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Title: SU-E-T-435: Development and Commissioning of a Complete System for In-Vivo Dosimetry and Range Verification in Proton Therapy

Purpose: In-vivo dose and beam range verification in proton therapy could play significant roles in proton treatment validation and improvements. Invivo beam range verification, in particular, could enable new treatment techniques one of which, for example, could be the use of anterior fields for prostate treatment instead of opposed lateral fields as in current practice. We have developed and commissioned an integrated system with hardware, software and workflow protocols, to provide a complete solution, simultaneously for both in-vivo dosimetry and range verification for proton therapy. Methods: The system uses a matrix of diodes, up to 12 in total, but separable into three groups for flexibility in application. A special amplifier was developed to capture extremely small signals from very low proton beam current. The software was developed within iMagX, a general platform for image processing in radiation therapy applications. The range determination exploits the inherent relationship between the internal range modulation clock of the proton therapy system and the radiological depth at the point of measurement. The commissioning of the system, for in-vivo dosimetry and for range verification was separately conducted using anthropomorphic phantom. EBT films and TLDs were used for dose comparisons and range scan of the beam distalmore » fall-off was used as ground truth for range verification. Results: For in-vivo dose measurement, the results were in agreement with TLD and EBT films and were within 3% from treatment planning calculations. For range verification, a precision of 0.5mm is achieved in homogeneous phantoms, and a precision of 2mm for anthropomorphic pelvic phantom, except at points with significant range mixing. Conclusion: We completed the commissioning of our system for in-vivo dosimetry and range verification in proton therapy. The results suggest that the system is ready for clinical trials on patient.« less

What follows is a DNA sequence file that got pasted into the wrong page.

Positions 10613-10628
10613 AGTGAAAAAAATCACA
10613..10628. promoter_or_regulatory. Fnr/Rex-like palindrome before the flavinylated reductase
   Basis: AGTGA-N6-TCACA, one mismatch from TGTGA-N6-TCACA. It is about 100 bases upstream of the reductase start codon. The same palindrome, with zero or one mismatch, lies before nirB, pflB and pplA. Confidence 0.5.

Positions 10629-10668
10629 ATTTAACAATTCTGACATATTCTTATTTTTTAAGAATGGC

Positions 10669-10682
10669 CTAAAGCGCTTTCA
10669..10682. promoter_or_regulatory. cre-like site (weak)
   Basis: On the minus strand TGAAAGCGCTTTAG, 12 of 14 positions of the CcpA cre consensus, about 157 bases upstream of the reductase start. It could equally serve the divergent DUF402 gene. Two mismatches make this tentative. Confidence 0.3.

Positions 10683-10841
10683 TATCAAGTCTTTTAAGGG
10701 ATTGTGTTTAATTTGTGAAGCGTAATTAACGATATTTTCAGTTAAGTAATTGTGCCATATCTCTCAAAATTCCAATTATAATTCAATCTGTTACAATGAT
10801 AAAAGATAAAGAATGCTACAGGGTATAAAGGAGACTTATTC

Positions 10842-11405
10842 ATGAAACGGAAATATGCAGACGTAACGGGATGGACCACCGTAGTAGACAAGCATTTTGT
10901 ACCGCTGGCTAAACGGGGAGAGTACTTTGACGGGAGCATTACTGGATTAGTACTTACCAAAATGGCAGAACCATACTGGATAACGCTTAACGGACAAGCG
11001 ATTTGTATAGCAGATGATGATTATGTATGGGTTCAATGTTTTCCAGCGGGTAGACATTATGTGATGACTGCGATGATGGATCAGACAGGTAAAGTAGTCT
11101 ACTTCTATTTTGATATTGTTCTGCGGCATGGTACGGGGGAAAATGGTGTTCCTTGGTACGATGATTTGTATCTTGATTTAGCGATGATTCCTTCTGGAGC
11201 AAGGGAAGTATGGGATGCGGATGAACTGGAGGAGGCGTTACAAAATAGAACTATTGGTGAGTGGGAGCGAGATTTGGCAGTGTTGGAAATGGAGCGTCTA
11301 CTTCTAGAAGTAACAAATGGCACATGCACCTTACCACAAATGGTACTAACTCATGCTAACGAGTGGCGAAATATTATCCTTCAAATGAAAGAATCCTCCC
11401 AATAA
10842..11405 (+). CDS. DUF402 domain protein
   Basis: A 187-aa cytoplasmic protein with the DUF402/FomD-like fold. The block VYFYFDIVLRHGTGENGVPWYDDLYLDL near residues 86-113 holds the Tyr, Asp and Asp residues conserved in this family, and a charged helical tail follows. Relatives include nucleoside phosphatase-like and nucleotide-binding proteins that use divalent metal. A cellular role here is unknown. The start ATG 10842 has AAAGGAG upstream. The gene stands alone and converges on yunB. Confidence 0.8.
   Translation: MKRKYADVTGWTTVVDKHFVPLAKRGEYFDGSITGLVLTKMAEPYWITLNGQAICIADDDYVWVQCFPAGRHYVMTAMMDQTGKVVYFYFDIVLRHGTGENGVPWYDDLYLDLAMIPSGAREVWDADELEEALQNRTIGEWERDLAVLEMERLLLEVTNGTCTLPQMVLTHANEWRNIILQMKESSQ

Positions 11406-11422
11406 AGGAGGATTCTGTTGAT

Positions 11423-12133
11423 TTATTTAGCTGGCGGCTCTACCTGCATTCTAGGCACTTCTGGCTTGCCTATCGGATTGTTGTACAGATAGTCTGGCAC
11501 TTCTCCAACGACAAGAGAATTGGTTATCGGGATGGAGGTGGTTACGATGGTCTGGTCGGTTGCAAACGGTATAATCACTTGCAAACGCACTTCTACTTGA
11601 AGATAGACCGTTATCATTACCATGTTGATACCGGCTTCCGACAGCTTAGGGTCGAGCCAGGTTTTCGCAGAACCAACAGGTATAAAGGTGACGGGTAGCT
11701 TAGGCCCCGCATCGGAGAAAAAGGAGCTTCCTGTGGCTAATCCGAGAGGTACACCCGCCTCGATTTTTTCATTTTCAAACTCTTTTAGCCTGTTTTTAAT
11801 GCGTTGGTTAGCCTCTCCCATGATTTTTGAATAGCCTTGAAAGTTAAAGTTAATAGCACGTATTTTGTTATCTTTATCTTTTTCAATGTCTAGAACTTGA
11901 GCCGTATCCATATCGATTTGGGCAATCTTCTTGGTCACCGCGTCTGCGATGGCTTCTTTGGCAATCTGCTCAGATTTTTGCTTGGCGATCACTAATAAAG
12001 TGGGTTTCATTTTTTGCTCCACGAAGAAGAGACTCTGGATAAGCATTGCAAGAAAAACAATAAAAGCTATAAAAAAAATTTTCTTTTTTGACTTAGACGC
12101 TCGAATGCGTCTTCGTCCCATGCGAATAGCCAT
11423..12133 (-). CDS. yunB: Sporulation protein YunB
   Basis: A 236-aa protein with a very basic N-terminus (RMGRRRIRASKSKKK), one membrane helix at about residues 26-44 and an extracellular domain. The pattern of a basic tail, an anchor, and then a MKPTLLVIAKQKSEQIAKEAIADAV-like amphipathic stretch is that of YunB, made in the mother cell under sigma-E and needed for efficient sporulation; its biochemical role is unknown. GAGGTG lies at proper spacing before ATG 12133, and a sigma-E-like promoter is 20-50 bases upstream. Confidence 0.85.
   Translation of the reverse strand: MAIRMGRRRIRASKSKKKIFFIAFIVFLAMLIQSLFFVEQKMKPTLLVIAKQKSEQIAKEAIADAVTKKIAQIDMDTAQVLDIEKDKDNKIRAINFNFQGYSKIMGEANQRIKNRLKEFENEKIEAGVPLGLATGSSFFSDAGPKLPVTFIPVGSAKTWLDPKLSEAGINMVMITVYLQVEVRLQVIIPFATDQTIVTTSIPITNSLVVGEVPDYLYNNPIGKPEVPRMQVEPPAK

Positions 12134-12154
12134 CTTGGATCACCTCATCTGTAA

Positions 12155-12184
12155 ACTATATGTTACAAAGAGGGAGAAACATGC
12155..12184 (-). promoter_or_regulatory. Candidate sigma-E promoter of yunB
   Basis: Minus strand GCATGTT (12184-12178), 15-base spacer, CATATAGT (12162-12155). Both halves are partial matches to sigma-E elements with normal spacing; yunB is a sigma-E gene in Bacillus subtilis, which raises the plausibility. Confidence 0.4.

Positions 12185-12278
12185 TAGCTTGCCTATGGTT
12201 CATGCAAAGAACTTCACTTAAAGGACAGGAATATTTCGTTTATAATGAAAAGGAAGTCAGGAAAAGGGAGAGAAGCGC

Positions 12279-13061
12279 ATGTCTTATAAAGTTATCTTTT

Authors:
 [1] ; ;  [2] ; ;  [3] ; ;  [4] ;  [1] ;  [5] ;
  1. Universite catholique de Louvain, Louvain-la-neuve, BW (Belgium)
  2. Massachusetts General Hospital, Boston, MA (United States)
  3. General Hospital, Boston, MA (United States)
  4. Ion Beam Applications, Louvain-la-neuve, Brabant Wallon (Belgium)
  5. Massachusetts General Hospital and Harvard Medical School, Boston, MA (United States)
Publication Date:
OSTI Identifier:
22369586
Resource Type:
Journal Article
Resource Relation:
Journal Name: Medical Physics; Journal Volume: 41; Journal Issue: 6; Other Information: (c) 2014 American Association of Physicists in Medicine; Country of input: International Atomic Energy Agency (IAEA)
Country of Publication:
United States
Language:
English
Subject:
07 ISOTOPES AND RADIATION SOURCES; 60 APPLIED LIFE SCIENCES; COMMISSIONING; COMPUTER CODES; DOSIMETRY; IMAGE PROCESSING; IN VIVO; PHANTOMS; PROSTATE; PROTON BEAMS; RADIOTHERAPY; VERIFICATION